Everything that you have heard about Johnny Carson will seem like cliché at this point, but it should be known that all of the overplayed stories are only overplayed because they’re true. Johnny, quite frankly, was The Man. If you talk to a talk show host five years in either direction of his farewell in 1992 (Dennis Miller, Chevy Chase, Pat Sajak, Arsenio Hall, the list goes on and on), they’ll all tell you; it’s fucking tough to run a talk show. Dammit, they all thought, why is it that no one gets me?
It was because Johnny already had us. The Man, quite frankly, transcended space and time. How do you explain that to the 1991 version of Dennis Miller? He was arrogant then, and he’s even more arrogant now. Which is exactly why he didn’t have a prayer against Johnny, because Johnny, no matter how much smarter he was than any of his guests, would never have fun at someone else’s expense, save perhaps Ed McMahon after he’s had a few too many.
And it’s not that he tried to make himself the source of humiliation, in a Ben Stiller humiliate-me-for-90-minutes-while-I-silently-make-$10-million kind of way, so much as he refused to embarrass anyone else. If someone absolutely had to be the brunt of a joke, then he threw himself under the bus. But he avoided embarrassment for all concerned if he could help it, and that is precisely why we liked him. He was the consummate host, playing to everyone’s strengths while diminishing everyone’s weaknesses to the best of his ability. Who wouldn’t want that kind of guy as a best friend?
here’s a short list of reasons why Johnny Carson will be sorely missed:
-His utterly perfect timing, the epitome of which is the famous Ed Ames tomahawk incident.
-His ability to know when to keep his fool mouth shut. When Robin Williams and Jonathan Winters were on the Tonight Show in Carson’s final year, he said little more than “Please welcome…,” “We’ll be right back,” and “Welcome back.” Instead, he sat back and watched, laughing, like the rest of us, at two masters at play. And then, when he had to sign off, he summed it up perfectly: “I think the smartest thing I did tonight was stay the hell out of the way!” Had he tried to keep up with them, he would have looked like Drew Carey did next to Colin Mochrie and Ryan Stiles on “Whose Line Is It Anyway?”
-His contributions to the world of standup comedy. Leno, Letterman, Roseanne, Seinfeld, Ellen and Drew, to name but a few, owe him big time. By comparison, how many comedians has late-night TV launched since he stepped down? Zero, by my count. Dave Chappelle didn’t need the Tonight Show to make his mark. Neither did Chris Rock or the Blue Collar guys. Speaking of whom, Ron “Tater Salad” White might be the funniest standup working today, and when he had the opportunity to do the Blue Collar TV show, he turned it down. Any more questions on TV’s diminished influence on a comedian’s career?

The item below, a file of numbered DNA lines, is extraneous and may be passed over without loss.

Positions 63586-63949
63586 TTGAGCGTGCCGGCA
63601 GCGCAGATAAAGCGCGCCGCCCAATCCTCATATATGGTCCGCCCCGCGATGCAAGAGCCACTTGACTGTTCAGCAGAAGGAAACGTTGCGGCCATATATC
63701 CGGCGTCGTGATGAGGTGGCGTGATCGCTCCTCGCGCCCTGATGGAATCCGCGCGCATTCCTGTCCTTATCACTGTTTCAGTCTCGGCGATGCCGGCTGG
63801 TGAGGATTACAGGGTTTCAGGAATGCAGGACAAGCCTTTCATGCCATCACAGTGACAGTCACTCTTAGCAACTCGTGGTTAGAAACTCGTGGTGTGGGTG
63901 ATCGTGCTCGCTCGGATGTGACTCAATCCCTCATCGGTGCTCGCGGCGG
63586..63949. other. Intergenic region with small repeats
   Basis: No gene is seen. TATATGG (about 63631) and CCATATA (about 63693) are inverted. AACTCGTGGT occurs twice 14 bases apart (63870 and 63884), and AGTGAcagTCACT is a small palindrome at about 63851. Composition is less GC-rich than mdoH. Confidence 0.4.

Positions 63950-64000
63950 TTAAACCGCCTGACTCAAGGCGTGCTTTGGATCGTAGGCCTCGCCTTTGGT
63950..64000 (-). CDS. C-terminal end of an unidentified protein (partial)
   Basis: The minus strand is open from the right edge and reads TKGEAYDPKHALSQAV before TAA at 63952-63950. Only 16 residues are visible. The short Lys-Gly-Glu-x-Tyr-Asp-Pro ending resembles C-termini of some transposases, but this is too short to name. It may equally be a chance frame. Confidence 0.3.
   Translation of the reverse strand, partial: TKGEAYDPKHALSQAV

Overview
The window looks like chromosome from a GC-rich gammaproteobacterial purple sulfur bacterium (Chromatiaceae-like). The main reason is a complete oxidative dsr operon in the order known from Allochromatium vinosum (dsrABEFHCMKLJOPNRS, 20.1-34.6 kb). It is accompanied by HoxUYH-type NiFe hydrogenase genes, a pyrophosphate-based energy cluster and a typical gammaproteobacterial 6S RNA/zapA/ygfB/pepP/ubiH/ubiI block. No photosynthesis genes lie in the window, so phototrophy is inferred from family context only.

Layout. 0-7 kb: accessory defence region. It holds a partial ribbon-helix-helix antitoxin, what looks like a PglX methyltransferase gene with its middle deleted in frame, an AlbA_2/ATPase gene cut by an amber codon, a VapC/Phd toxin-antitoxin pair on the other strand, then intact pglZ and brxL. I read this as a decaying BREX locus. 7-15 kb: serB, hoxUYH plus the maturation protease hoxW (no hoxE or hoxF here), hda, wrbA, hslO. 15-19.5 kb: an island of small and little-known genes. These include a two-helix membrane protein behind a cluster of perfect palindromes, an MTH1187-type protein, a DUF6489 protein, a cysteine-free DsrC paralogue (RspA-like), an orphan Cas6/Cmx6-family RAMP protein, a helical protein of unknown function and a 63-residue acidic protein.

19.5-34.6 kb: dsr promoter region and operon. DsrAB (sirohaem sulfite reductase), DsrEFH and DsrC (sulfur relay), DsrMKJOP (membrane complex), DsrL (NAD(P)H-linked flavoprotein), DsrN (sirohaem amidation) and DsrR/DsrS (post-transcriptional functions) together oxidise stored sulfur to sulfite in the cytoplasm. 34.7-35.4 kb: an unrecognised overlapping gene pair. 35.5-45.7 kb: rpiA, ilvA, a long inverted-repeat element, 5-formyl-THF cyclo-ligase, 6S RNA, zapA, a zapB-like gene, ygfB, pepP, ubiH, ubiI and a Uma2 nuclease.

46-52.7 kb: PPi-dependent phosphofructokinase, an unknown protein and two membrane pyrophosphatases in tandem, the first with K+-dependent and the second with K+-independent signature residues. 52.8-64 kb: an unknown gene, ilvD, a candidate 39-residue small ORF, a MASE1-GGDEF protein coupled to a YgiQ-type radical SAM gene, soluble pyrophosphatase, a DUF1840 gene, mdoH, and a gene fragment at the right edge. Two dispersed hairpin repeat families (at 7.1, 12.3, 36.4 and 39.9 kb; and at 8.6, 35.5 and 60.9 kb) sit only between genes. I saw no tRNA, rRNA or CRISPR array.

-Because he left us wanting more. Unlike most people who retire, or threaten to (David Bowie, Cher), Carson was good to his word. When he walked away, he walked away, staying out of the limelight almost completely. What a novel concept.
When the silence was broken, however, it was memorable; his stint on the Simpsons was a show of reverence: They finished the episode with him dancing a jig while playing the accordion, with Jasper balanced on a table upon his head. They also took a few shots at Jay Leno’s version of the “Tonight Show” in the process, most notably the group of dancers singing, “Old gray mare, she ain’t what she used to be, ain’t what she used to be, ain’t what she used to be.” As Fat Tony once said, it’s funny because it’s true.
But it was his walk-on appearance on the “Late Show with David Letterman” that was truly magical. (The following story is entirely from memory, so my apologies if it’s not 100% accurate. I tried to look this up on the Web to corroborate, but could not find anything in great detail.) Letterman was doing his show in LA that week, and each night Letterman would say that the night’s top-ten list would be brought out by Madonna, or Tom Cruise, etc., only to have Larry “Bud” Melman (neé Calvert DeForest) bring out the list and say something silly. That Friday, Letterman says, “And now with tonight’s top-ten list, Johnny Carson, ladies and gentlemen.” The audience is rightfully skeptical, because he had been teasing them all week. But after a beat (again, that impeccable timing), out walked a very relaxed Carson with the top-ten list. The audience went bonkers, roaring at what Gregg Easterbrook would call experimental-scramjet decibels. Carson stood quietly, with a humbled expression on his face, handed the list to Letterman, and slowly walked offstage. Two things happened at that moment. Johnny was thoughtful enough to grace us with his presence one last time. But more importantly, a torch had been passed. Somewhere, Leno was playing with voodoo dolls.
One show, 30 years. Write it down, because it will never happen again. Ooh, Johnny Johnny Johnny. There is a time for tears, indeed.